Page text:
Just read an interesting Salon article (that you will have to watch an ad in order to read) about Female Chauvinist Pigs--women who embrace and promote (and in some cases produce) "the single entendre T-shirt, implants, excessive waxing, cardio pole-dancing classes, Playboy bunny keychains, Howard Stern and Robin Quivers".

The article seems to have produced a large number of angry letters accusing the author of being overly sex-negative, but it seems like a good point to me.

In fact, the description of the "female chauvinists", who wear "fuck me" t-shirts and pole-dance at parties (while the men remain clothed) and the like are analogous to the rise of african-american* gangsta' culture: up through the 60's, black people were seen by the majority culture as criminal savages that had to be restrained for their own good. Then real progress was made, and a viable alternative image began to be accepted... and now there is a massive culture that celebrates criminality and savagery again.

Is there a different / better interpretation of these movements? Does anyone have an article or two that I could read analyzing gangsta' or "raunch" culture? Are there other analogues about minority cultures embracing the most destructive stereotypes of the majority after they begin to make headway? Was there a big "let's be lazy drunkards" culture after the Irish being to gain acceptance?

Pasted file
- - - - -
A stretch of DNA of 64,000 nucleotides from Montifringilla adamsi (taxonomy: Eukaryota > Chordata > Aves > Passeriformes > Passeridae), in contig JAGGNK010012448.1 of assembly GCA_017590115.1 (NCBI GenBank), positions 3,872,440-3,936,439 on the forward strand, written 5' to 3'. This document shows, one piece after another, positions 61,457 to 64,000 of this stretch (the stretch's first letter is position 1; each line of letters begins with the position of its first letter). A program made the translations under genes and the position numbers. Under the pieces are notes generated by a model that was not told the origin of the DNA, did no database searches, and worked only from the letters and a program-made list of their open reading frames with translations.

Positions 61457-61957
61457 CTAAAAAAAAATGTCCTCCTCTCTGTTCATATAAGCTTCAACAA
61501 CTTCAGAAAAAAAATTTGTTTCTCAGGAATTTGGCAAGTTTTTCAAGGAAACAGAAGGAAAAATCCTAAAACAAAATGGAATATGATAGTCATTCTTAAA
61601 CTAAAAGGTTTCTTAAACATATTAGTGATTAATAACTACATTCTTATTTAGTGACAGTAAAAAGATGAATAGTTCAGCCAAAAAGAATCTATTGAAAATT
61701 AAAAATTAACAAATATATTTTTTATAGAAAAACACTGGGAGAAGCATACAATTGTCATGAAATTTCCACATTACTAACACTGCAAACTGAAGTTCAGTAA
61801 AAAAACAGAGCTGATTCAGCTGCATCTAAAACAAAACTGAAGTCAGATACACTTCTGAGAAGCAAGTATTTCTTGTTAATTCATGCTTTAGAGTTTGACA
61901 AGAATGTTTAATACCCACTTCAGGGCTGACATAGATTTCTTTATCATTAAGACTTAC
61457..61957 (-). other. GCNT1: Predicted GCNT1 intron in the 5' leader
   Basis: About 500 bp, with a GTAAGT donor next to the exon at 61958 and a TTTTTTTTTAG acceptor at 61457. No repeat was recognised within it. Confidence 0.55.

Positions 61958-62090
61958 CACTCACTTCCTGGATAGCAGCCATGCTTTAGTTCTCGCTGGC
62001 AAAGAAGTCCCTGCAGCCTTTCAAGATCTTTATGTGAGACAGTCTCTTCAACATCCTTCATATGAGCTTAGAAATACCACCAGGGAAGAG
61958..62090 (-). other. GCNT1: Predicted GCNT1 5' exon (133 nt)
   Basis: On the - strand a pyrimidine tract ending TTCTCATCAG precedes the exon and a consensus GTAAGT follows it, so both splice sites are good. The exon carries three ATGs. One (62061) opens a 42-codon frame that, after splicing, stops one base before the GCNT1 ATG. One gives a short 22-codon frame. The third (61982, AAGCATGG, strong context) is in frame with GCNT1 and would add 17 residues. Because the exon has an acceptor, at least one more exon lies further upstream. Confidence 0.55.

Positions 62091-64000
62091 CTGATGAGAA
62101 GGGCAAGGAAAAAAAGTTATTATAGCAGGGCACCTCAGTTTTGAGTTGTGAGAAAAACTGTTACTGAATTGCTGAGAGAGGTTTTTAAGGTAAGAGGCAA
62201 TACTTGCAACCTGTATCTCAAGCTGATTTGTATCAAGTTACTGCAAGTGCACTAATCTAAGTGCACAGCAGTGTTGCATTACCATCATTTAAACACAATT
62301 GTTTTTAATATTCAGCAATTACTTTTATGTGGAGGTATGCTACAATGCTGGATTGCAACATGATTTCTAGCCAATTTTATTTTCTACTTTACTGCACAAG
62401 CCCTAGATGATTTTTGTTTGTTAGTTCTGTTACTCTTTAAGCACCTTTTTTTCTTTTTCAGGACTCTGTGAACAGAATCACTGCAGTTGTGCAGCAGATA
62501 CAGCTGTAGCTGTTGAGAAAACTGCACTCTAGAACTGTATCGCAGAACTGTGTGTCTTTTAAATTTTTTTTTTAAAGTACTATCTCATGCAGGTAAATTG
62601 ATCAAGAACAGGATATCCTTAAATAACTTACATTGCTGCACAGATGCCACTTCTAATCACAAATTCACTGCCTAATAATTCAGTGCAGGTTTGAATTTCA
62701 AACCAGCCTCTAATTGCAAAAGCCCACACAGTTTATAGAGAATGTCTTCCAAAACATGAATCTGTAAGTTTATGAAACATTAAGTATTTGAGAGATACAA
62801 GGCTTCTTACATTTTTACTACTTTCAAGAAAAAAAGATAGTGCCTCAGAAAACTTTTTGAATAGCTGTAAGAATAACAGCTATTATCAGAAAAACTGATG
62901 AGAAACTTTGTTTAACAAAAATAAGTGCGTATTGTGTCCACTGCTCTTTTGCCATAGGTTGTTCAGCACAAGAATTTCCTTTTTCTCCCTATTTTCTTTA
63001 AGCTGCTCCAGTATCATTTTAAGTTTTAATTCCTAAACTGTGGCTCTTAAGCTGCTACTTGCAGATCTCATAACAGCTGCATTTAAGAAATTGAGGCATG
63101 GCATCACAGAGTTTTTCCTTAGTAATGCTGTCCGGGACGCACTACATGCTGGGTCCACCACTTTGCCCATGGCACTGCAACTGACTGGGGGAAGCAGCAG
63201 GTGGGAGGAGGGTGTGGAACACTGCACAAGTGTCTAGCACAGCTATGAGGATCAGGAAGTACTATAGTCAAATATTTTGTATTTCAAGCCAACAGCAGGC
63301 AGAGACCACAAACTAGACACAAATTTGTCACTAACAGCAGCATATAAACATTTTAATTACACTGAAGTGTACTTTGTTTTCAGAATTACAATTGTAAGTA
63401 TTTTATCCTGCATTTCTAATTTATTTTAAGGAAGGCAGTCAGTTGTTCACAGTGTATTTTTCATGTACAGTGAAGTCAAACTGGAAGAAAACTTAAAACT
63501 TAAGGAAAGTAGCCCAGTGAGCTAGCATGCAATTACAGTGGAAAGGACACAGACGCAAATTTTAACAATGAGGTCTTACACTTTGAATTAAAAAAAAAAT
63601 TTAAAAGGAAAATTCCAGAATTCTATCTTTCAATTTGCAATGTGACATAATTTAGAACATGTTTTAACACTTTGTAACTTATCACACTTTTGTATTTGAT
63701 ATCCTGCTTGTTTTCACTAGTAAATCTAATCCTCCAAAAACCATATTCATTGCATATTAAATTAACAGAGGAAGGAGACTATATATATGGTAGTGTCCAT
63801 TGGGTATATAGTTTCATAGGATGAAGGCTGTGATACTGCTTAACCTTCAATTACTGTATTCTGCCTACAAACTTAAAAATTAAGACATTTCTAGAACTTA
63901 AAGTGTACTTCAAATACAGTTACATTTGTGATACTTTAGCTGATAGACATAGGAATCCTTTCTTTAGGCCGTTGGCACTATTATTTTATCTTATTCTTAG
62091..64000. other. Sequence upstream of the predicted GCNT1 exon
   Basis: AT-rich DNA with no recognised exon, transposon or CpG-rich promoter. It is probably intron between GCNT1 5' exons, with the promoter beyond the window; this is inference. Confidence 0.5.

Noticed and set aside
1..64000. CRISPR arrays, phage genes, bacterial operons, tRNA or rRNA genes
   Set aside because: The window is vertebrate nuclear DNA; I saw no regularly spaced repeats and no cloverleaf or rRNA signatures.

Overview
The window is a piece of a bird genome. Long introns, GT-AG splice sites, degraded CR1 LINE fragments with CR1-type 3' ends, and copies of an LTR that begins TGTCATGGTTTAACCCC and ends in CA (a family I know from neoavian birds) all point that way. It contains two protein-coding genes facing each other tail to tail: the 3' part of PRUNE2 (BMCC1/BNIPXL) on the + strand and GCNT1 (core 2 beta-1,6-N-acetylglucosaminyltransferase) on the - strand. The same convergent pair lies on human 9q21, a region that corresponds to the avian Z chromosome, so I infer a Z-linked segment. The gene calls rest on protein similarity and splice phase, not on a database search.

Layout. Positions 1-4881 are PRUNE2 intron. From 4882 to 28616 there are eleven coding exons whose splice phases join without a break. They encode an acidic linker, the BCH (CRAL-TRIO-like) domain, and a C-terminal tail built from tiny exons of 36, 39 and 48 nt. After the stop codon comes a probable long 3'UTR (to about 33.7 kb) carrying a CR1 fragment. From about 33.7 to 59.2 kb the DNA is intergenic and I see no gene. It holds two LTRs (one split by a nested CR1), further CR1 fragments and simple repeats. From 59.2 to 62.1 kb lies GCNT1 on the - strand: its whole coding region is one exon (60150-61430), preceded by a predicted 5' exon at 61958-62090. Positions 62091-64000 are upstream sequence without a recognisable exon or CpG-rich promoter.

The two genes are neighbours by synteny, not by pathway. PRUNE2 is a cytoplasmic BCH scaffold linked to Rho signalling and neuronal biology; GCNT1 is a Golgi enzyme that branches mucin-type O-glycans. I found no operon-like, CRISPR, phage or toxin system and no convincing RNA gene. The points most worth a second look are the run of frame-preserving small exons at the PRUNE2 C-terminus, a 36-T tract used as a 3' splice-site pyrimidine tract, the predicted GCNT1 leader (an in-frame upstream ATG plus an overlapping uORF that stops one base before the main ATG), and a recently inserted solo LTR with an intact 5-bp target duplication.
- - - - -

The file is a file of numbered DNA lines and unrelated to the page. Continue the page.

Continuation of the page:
Or maybe I'm misreading this all--if someone could point me towards an empowering interpretation of this all, I'd be much obliged.

*Side note--I read an essay somewhere that suggested that the best way to deal with the exoticism of race was to refuse to accept it, and that one good way to do that was to refuse to capitalize racial terms. "A Black man" refers to a member of the Black people, essentially an Other, while "A black man" is more adjectival, a man who happens to be black. Anyway, this might not work as well with the term "african-american", which is problematic on its own. It's a term that I feel entirely comfortable using, politically, as I feel that it is the most neutral descriptor of black people... however it's clearly a stupid, stupid term, especially when describing people around the world. Caucasian, incidentally, is a term with an equal number of problems. And now this footnote is longer than the blog entry.